Learning from Painful Experience
I’ve never known anyone who could truthfully say, “I am building software today as well as software could ever be built.” Anyone who can’t say that would benefit from learning better ways to work. This book offers some shortcuts for that quest.
Experience is the form of learning that sticks with us the best. It’s also the most painful way to learn. Our initial attempts to try new approaches often stumble and sometimes fail. We all must climb learning curves, accepting short-term productivity hits as we struggle to master new methods and understand when and how to use them adeptly.
Fortunately, an alternative learning mechanism is available. We can compress our learning curves by absorbing lessons, tips, and tricks from people who have already acquired and applied the knowledge. This book is a collection of such pearls of wisdom about software engineering and project management—useful insights I’ve gained through my personal experiences and observed from other people’s work. Your own experiences and lessons might differ, and you might not agree with everything I present. That’s fine; everyone’s experience is unique. These are all things I’ve found valuable in my software career, though.
Let me start with a bit of my background to show how I accumulated these lessons. I took my first computer programming class in college in 1970—FORTRAN, of course. My very first job—the next summer—involved automating some operations of the financial aid office at my college, all on my own. I’d had two credits of programming, so I was a software engineer, right? The project was surprisingly successful, considering my limited background. I took two more programming courses in college. Everything else I’ve learned about software engineering I’ve picked up on my own from reading, training courses, experience, and colleagues. That unofficial career path wasn’t unusual some time ago, as people were drawn to software development from many backgrounds but had little formal education in computing.
Since that early start, I spent a lot of time doing a diverse range of software work: requirements development, application design, user interface design, programming, testing, project management, writing documentation, quality engineering, and process improvement leadership. I took some side trips along the way, like getting a PhD in organic chemistry. Even then, one-third of my doctoral thesis consisted of software code for analyzing experimental data and simulating chemical reactions.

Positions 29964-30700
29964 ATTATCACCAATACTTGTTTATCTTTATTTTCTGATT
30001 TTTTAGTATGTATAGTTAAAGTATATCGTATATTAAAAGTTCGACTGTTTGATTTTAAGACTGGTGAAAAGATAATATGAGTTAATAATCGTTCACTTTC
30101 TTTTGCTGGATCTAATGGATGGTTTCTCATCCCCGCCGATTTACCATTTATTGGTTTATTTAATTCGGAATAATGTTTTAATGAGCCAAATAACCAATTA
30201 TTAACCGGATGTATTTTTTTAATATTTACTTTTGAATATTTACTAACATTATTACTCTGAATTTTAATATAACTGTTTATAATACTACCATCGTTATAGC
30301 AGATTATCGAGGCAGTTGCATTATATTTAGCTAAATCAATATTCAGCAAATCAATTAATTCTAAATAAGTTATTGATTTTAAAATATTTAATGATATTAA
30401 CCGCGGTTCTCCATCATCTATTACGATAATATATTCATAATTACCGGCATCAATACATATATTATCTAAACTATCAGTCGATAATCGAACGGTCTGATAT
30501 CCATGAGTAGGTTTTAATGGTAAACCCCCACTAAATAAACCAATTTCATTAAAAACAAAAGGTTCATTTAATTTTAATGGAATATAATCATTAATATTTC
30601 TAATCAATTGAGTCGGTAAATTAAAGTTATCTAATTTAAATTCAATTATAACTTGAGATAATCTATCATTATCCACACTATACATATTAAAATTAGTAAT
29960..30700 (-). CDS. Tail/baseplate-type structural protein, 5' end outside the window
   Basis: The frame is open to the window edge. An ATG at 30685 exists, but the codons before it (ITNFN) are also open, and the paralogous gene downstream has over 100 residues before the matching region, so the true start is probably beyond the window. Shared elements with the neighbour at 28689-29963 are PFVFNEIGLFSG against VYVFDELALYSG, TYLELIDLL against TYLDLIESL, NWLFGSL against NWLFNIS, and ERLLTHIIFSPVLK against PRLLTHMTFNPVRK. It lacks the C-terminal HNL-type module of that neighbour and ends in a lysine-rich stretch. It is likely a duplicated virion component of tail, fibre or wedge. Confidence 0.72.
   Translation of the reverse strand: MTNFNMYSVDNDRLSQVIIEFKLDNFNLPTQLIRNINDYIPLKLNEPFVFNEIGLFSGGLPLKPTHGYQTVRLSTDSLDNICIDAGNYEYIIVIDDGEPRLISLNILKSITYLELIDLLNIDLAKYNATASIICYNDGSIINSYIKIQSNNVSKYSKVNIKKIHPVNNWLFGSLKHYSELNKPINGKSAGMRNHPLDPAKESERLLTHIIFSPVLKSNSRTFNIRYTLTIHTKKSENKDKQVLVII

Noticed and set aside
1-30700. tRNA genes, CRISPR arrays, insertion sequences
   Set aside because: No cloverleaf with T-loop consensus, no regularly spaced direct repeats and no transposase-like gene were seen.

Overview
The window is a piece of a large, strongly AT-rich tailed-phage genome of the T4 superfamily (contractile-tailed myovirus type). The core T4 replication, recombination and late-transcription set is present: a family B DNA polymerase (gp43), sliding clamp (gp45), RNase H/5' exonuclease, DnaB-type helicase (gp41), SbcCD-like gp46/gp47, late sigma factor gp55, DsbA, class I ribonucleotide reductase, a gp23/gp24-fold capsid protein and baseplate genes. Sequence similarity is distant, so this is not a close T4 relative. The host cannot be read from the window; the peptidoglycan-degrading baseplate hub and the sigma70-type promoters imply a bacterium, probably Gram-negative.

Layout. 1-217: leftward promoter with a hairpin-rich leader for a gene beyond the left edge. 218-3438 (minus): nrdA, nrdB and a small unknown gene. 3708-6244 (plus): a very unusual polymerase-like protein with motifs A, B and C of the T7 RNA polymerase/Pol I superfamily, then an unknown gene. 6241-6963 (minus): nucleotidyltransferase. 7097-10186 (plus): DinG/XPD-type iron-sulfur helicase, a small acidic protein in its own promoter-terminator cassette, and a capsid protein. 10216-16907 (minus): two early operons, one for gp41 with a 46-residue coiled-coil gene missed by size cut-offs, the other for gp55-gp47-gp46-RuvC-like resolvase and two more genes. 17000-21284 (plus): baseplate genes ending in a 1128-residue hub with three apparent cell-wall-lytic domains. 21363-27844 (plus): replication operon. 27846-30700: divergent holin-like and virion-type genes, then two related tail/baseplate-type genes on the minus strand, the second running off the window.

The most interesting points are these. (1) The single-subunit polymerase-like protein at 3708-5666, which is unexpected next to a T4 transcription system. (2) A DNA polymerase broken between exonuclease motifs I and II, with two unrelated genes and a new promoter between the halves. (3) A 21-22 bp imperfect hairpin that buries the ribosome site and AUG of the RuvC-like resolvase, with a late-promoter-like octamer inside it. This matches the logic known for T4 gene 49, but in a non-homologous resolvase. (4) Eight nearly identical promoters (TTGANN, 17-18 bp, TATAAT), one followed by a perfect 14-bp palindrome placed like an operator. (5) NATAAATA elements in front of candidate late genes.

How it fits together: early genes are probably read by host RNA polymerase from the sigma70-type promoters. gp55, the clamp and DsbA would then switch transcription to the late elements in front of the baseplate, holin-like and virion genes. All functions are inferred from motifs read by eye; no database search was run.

Early in my career as a research scientist at Eastman Kodak Company, then a huge and highly successful corporation, I used computers to design and analyze experiments. I soon transitioned into full-time software development, building applications for use in the Kodak Research Laboratories and managing a small software group for a few years. I found that my scientific background and inclination guided me to take a more systematic approach to software development than I might have otherwise.
I wrote my first article about software in 1983. Since then, I’ve written many articles and eight books on numerous aspects of the discipline. As an independent consultant and trainer since 1997, I have provided services to nearly 150 companies and government agencies in many business domains. These interactions let me observe techniques that work effectively on software projects—and techniques that don’t.
Many of my insights about software development and management came from my personal project experiences, some rewarding, but also some disappointing. I gained other knowledge from my consulting clients’ experiences, generally on projects that did not go well. No one calls a consultant when everything is going swimmingly. I wrote this book so that you don’t need to accumulate all those same lessons slowly and painfully through your personal project struggles. One highly experienced software engineer who read this list of lessons commented, “Every one of those items has a scar (or several) associated with it.”